's been very clear. the president of the united states owes the american people candor and transparency on what's happened. that clearly has been a test which has been failed. they started talking about the spontaneous eruption that was incredible on 9/11, and this is a video that's been around for months. second, we have the type of equipment used. third, we now know there were intelligence reports. fourth, wern the ambassador was concerned about the security, and fifth, we had a stonewalling for days and days with this very story. >> that's the key point with ambassador rice making the runs. larry, do you agree with rich williamson, larry, that, in fact, president obama owes the american people a clear, transparent explanation? >> i think he has given it. you have to remember everything rich said is contradicted by the director of national intelligence, general clapper, who was first appointed to the pentagon by the bush administration. he came out and he said, i gave them this information, and it was wrong. when we found out, i changed the narrative, and more important, obama's going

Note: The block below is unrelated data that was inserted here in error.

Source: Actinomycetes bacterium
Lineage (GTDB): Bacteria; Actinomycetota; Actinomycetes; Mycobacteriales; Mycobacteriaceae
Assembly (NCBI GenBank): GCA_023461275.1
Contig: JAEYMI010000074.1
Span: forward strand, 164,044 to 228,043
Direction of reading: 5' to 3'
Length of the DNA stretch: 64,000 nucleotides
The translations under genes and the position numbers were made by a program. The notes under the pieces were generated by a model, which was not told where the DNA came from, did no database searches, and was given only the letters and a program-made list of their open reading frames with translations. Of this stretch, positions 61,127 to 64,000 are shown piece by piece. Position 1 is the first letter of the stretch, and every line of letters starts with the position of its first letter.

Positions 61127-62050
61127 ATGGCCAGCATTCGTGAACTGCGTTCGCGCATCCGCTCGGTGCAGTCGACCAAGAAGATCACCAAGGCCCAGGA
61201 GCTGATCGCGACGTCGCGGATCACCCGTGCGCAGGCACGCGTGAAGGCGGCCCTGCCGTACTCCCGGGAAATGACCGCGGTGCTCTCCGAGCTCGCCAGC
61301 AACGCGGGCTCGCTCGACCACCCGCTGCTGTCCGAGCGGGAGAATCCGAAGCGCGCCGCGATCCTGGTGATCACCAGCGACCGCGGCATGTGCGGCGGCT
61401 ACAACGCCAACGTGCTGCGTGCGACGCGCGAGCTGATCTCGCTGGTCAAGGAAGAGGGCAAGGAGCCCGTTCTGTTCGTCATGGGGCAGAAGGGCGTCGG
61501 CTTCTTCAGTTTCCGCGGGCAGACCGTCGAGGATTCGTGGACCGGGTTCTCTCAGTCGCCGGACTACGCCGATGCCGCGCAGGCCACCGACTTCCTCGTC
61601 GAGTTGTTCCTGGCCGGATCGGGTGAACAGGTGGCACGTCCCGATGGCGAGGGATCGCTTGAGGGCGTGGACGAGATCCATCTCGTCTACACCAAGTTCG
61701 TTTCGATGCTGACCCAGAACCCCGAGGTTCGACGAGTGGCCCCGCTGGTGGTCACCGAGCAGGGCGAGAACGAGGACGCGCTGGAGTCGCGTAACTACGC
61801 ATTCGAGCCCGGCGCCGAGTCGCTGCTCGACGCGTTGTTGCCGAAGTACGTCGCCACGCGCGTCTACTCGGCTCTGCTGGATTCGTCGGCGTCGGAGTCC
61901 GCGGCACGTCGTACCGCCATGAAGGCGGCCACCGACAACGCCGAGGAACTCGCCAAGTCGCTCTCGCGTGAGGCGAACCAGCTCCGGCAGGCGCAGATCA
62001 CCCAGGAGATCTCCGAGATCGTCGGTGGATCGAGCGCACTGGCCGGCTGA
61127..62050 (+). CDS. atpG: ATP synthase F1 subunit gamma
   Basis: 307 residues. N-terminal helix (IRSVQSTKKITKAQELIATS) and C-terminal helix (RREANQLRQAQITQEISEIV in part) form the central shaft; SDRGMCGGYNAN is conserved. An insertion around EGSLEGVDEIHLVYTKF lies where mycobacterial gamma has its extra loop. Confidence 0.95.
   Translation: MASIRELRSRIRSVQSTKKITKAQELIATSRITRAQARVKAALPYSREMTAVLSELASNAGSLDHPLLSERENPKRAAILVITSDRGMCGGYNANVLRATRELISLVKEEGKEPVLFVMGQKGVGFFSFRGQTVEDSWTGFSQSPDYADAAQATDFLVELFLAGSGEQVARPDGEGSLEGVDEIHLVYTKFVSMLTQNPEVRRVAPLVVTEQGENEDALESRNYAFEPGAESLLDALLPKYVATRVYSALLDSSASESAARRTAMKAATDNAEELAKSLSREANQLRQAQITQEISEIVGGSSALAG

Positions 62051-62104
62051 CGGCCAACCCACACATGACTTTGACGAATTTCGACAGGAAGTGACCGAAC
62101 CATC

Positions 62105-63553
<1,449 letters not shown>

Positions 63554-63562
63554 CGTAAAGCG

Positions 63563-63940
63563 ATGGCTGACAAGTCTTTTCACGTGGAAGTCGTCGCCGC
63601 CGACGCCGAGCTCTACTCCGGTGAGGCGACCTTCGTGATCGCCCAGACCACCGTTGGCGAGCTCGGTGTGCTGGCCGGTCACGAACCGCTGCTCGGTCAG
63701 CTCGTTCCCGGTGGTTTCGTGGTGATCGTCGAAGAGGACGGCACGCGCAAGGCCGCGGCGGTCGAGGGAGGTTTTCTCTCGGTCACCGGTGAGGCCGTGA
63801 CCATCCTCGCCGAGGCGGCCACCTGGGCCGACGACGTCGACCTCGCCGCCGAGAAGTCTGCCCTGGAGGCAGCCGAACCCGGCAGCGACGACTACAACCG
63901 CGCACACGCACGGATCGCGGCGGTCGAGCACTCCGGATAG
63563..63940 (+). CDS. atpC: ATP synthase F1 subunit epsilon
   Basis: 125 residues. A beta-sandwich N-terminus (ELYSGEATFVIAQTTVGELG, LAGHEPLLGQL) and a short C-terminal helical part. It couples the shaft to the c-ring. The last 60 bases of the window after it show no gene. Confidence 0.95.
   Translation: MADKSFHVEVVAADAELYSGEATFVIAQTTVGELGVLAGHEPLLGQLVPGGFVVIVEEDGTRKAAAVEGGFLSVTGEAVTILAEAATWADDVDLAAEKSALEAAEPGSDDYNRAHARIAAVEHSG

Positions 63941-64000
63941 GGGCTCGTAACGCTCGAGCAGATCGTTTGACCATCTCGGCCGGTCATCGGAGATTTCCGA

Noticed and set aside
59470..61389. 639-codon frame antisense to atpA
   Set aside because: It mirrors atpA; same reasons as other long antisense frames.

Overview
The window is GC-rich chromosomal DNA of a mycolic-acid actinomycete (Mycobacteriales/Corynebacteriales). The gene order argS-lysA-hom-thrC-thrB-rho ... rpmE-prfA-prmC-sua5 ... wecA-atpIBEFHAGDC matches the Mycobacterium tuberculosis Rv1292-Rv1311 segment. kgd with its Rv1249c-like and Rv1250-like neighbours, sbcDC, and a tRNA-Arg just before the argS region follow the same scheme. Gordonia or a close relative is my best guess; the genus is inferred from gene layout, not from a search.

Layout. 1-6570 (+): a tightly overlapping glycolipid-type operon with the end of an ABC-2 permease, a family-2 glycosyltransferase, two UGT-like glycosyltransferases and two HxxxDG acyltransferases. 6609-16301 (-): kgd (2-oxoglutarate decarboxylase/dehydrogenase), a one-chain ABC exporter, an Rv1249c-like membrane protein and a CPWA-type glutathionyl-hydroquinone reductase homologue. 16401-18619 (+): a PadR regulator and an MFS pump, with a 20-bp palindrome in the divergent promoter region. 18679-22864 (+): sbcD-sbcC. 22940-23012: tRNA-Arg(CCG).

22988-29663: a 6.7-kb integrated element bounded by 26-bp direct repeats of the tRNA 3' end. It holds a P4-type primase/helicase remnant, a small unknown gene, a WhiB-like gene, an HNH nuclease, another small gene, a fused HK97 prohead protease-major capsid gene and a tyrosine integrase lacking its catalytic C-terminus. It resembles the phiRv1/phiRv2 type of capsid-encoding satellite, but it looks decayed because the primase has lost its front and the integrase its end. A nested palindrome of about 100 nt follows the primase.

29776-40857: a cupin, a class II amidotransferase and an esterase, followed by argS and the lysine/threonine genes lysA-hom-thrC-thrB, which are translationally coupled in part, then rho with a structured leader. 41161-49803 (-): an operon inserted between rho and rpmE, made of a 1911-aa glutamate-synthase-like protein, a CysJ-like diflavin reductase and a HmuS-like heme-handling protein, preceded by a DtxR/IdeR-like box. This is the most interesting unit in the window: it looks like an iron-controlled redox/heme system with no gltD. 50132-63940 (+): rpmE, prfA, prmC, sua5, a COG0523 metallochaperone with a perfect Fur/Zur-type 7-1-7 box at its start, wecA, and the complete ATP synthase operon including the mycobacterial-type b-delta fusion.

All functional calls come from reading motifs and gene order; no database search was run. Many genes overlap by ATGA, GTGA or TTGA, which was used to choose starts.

, reporting on the largest manhunt in modern california history. booktv visits the united states naval academy. politics, history, and war will be covered. visit booktv.org for a complete schedule of this week's programming and watch as all become weekend long on c-span2 and a booktv.org. up next, dakota meyer talks about the battle in afghanistan and his efforts to rescue soldiers that were ambushed by taliban forces. dakota meyer became the first living marine to receive the medal of honor since the vietnam war. this is about 45 minutes. >> i would like to welcome everybody. this is my official welcome. we are honored to have you here today. we are part of an elite club of authors. there are many that are active here in the american legion post the other thing i want to mention is each of you have a card that looks something like this. several years ago, we began a program called support the troops. the weather was books or dvds or even ipods, batteries, some of the things that they let us know that they needed, and we collected a few boxes and sent them to the troops. each year it has gotte